The project of district heating in Slovakia, which we carried out at Kronoterm, proves that there are no limits to the use of heat pump technology. Representatives of a public district heating company in the town of Šal’a, Slovakia, contacted us and asked for help in designing a solution and optimizing their existing district heating system.


Project name: town Šal’a  

Country: Slovakia

Settlement: 44.96 km²

No. population: 25,000 inhabitants

Building construction: 2018

Heating power: 10-12 MW

Heat source: water/water

Application: waste water heat recovery

A Town in the Middle of Nature

Šal’a is a town with almost 25,000 inhabitants located in the Nitra region of Slovakia, just over 60 km from the capital city of Bratislava. The town is surrounded by beautiful nature, with a river running through it. Šal’a is also known for its historic architecture dating back to 1002, when it was first formally mentioned and recorded.


Update of the district heating system


Like many other towns, Šal’a has decided to upgrade its district heating system with a nominal power of 22.5 MW, which serves 15,000 people. As the river divides the town into two banks, the district heating system consists of two separate circuits: CK 31 and CK 34. CK 31 has a total thermal power of 13.7 MW from gas boilers using natural gas, while CK 34 has 9.75 MW. In the future, the town plans to connect both circuits and establish a unified system.


The central heating system involves heat production in a central heat source and its supply to multiple heat consumers through heat distribution. The communal central heating system in Šal’a mainly supplies the residential and communal sector as well as local industry.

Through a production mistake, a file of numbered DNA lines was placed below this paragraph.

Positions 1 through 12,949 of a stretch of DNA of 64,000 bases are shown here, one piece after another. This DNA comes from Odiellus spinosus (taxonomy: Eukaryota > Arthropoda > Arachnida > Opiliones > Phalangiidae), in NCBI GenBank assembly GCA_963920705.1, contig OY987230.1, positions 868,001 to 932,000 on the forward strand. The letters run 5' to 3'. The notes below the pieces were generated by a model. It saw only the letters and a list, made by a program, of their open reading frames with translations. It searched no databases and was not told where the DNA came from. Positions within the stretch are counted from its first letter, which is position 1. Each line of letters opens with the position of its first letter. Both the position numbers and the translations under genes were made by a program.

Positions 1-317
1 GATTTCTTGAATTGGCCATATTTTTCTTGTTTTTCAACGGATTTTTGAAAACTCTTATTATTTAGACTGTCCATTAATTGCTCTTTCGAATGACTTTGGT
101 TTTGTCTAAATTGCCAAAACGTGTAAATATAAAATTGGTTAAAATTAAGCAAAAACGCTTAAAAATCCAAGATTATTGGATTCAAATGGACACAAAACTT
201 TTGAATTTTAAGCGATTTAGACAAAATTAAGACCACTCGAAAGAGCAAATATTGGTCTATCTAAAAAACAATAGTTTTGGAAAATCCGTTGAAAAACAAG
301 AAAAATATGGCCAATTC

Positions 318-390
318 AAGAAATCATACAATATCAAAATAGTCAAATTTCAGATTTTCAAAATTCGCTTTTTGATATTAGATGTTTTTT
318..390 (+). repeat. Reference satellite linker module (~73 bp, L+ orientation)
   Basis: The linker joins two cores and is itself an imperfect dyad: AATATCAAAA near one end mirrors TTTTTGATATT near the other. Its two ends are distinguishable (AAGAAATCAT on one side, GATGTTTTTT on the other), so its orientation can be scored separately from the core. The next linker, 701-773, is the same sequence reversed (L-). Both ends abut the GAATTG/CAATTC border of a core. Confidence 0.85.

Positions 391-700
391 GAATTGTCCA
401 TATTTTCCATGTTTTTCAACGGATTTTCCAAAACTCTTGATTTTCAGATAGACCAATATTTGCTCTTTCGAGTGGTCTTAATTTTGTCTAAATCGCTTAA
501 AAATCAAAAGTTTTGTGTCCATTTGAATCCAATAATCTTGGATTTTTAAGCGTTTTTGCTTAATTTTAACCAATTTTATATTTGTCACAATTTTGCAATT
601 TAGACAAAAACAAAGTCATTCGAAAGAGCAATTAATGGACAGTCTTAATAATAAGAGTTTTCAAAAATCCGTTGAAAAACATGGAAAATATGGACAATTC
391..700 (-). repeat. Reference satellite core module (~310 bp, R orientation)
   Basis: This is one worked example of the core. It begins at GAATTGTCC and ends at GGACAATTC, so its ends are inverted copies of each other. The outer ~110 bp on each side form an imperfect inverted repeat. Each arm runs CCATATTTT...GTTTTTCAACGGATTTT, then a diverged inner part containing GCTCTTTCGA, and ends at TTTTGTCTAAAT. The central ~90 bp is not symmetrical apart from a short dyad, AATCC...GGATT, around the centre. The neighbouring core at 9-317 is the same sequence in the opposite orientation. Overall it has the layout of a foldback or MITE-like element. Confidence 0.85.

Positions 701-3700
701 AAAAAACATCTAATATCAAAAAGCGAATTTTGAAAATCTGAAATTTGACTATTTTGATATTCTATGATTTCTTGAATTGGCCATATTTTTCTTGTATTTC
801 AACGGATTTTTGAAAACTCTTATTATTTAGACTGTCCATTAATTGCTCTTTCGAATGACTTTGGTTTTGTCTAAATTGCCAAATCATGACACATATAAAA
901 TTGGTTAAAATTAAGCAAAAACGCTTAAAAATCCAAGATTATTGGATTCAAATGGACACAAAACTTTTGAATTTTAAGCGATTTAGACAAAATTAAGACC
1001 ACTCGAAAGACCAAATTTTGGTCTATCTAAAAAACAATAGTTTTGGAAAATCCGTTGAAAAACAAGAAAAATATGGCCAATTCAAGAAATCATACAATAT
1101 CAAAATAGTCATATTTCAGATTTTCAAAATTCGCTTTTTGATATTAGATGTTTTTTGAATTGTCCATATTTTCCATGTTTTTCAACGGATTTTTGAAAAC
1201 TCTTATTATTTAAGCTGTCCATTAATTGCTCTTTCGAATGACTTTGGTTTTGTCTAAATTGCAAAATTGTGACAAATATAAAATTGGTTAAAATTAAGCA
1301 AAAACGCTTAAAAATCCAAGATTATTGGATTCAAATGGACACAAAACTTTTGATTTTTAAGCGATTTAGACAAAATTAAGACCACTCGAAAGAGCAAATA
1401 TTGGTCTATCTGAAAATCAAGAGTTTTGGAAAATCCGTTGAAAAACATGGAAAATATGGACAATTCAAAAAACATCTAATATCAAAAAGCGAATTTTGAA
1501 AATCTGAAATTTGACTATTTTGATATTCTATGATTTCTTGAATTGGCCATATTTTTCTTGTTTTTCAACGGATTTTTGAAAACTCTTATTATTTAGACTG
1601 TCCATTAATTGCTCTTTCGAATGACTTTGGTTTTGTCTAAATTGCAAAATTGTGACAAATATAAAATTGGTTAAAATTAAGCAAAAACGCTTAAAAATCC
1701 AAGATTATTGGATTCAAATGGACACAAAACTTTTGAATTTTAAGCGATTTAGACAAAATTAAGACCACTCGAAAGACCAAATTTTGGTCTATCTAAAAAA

How can the utilization of geothermal heat be optimized even more?

However, despite transitioning to a more environmentally friendly energy source, the city did not completely solve its energy problem. What was the problem? Not all geothermal heat utilization is necessarily energy-optimized, and this was the biggest problem with the system in Šal’a. While they did exploit geothermal water using heat exchangers, which had a temperature of 65 °C at the surface, up to 1.5 MW of heat at 47 °C was being wasted as they discharged the excess hot water into the river. Water with a temperature of 47 °C at the heat exchanger outlet represented a significant unused potential for renewable energy, while causing ecological damage to the river and significant financial losses. Šal’a was in conflict with itself: in its well-meaning efforts to become carbon-free, it had created a new, unforeseen environmental damage that incurred unnecessary costs. If only there were a way to better utilize the obtained geothermal energy… But there is!